Please note: copyright to From Protest to Resistance is held by WNET. All rights reserved. WNET is the premier public media provider of the New York metropolitan area and parent of public television stations THIRTEEN and WLIW21. From Protest to Resistance was originally produced by KQED for National Educational Television (NET) - the predecessor of WNET - and first aired in 1968. A documentary film from 1968 produced by the KQED Film Unit, which in the words of narrator Richard O. Moore: "Is about three veterans of Mississippi [of the Civil Rights movement] who have become peace spokesman for the new opposition activist. It traces their thought and action over the past year, as they see themselves moving from demonstration to political organizing." Features interviews, speeches and political reflections from Mario Savio ("for the new radical politics"), Stokely Carmichael ("speaks for Black Power") and David Harris ("for the non-violent draft resistance"). At one point, Savio expresses his opinion that: "Protest doesn't work and it's something which is very clear now." All three men are wrestling with how to change the direction of U.S. domestic and foreign policy and are united in their opposition to the Vietnam War. Includes scenes of mass demonstrations, arrests and also interviews and speeches by: President Lyndon Johnson; Julian Bond (25:11); Robert Vaughn (25:24); Suzanne Goldberg (Savio's first wife); William Appleman Williams; Herbert Marcuse and Bobby Seale. This film was directed by Moore, Saul Landau and Irving Saraf, with additional photography by Philip Greene. This is indicated by subtitles. Opening graphic designed by Carrie Hawks.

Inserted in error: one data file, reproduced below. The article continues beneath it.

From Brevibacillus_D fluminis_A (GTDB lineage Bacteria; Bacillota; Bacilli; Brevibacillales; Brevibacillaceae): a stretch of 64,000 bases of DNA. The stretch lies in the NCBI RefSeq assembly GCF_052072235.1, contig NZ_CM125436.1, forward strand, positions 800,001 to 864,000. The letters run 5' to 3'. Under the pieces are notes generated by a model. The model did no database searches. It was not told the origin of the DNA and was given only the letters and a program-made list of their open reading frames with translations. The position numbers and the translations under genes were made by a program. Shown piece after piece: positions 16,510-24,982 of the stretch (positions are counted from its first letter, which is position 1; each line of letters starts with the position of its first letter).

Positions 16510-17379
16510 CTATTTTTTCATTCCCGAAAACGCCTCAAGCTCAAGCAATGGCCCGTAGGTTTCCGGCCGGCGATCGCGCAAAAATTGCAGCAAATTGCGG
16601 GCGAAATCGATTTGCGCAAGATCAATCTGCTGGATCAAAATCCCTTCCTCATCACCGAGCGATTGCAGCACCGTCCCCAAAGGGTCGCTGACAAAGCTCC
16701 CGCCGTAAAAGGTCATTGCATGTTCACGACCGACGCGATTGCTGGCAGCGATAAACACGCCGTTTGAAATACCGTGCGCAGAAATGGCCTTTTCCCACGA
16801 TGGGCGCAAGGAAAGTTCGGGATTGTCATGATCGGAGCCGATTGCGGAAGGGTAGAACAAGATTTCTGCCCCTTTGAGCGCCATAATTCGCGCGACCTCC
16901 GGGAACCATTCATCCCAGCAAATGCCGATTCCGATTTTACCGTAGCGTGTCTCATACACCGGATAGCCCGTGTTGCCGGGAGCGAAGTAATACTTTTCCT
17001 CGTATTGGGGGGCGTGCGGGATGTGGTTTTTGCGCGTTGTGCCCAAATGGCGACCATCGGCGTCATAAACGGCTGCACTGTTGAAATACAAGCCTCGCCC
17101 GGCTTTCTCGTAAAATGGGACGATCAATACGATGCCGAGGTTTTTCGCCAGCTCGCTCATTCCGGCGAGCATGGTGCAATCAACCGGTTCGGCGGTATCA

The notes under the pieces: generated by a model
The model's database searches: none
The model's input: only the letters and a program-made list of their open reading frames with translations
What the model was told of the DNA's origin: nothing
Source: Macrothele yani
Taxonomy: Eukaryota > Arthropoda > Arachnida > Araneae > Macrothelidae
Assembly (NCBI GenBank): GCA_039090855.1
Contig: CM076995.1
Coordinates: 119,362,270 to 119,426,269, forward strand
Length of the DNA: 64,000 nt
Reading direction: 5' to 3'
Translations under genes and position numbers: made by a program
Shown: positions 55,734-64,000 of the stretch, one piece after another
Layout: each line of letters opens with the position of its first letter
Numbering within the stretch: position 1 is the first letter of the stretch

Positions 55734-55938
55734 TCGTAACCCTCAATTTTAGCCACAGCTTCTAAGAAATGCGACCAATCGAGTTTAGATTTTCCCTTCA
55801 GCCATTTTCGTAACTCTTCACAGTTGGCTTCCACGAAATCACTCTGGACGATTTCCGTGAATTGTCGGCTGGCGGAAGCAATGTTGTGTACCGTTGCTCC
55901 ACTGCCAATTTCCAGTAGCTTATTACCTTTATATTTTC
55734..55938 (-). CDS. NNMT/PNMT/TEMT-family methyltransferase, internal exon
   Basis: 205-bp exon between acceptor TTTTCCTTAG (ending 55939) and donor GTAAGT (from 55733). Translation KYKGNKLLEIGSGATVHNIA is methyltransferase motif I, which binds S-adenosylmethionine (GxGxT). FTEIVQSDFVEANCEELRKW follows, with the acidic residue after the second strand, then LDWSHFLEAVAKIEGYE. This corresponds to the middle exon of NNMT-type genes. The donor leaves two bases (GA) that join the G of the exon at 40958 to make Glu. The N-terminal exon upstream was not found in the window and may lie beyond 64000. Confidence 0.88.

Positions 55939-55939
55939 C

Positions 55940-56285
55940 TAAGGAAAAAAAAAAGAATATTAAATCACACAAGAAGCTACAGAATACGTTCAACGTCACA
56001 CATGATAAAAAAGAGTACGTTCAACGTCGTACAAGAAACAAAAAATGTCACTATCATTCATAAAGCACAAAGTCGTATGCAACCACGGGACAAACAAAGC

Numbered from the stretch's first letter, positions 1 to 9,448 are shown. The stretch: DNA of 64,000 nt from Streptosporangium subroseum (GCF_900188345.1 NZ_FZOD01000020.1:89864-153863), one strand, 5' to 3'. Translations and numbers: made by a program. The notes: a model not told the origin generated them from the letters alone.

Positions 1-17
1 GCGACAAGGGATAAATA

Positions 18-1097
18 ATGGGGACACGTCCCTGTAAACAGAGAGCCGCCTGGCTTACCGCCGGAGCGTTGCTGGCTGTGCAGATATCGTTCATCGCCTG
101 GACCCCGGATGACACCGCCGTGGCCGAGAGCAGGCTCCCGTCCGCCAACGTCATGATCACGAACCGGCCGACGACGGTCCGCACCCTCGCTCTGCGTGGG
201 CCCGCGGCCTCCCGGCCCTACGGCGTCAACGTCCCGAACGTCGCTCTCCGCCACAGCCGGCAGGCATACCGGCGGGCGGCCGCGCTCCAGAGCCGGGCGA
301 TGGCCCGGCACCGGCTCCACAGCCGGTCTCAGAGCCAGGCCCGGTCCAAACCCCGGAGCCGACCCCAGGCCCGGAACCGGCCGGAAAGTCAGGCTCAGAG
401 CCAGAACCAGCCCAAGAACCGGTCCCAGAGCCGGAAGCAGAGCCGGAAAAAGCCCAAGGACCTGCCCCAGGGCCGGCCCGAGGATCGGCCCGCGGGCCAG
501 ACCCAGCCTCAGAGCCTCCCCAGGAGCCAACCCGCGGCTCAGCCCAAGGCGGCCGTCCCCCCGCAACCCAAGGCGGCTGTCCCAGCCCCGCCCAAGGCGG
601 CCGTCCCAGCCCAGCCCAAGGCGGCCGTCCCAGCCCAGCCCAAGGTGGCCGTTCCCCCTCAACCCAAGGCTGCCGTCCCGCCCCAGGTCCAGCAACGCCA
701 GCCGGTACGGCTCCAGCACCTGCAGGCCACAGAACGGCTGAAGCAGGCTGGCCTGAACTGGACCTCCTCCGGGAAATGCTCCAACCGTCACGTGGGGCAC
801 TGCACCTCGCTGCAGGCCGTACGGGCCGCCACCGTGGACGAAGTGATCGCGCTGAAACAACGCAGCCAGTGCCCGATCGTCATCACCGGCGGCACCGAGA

The TV Archive would like to thank the late Irving Saraf, for donating his 16mm optical print of this film. An Academy Award winning filmmaker, Saraf used to teach film production at San Francisco State University. KQED funded a 2K digital transfer of this print in the Fall of 2015, by Movette Film Transfer in San Francisco. This was broadcast on Ch.9 KQED in the Bay Area on October 24th 2015. Our low-res mp4 DIVA screener is derived from that new 2K master.
The Bay Area TV Archive’s digitization projects are supported in whole or in part by the U.S. Institute of Museum and Library Services under the provisions of the Library Services and Technology Act, administered in California by the State Librarian.
For questions or comments about the Bay Area Television Archive, contact Alex Cherian, Film Archivist, by e-mail at firstname.lastname@example.org or phone at 415-405-5565.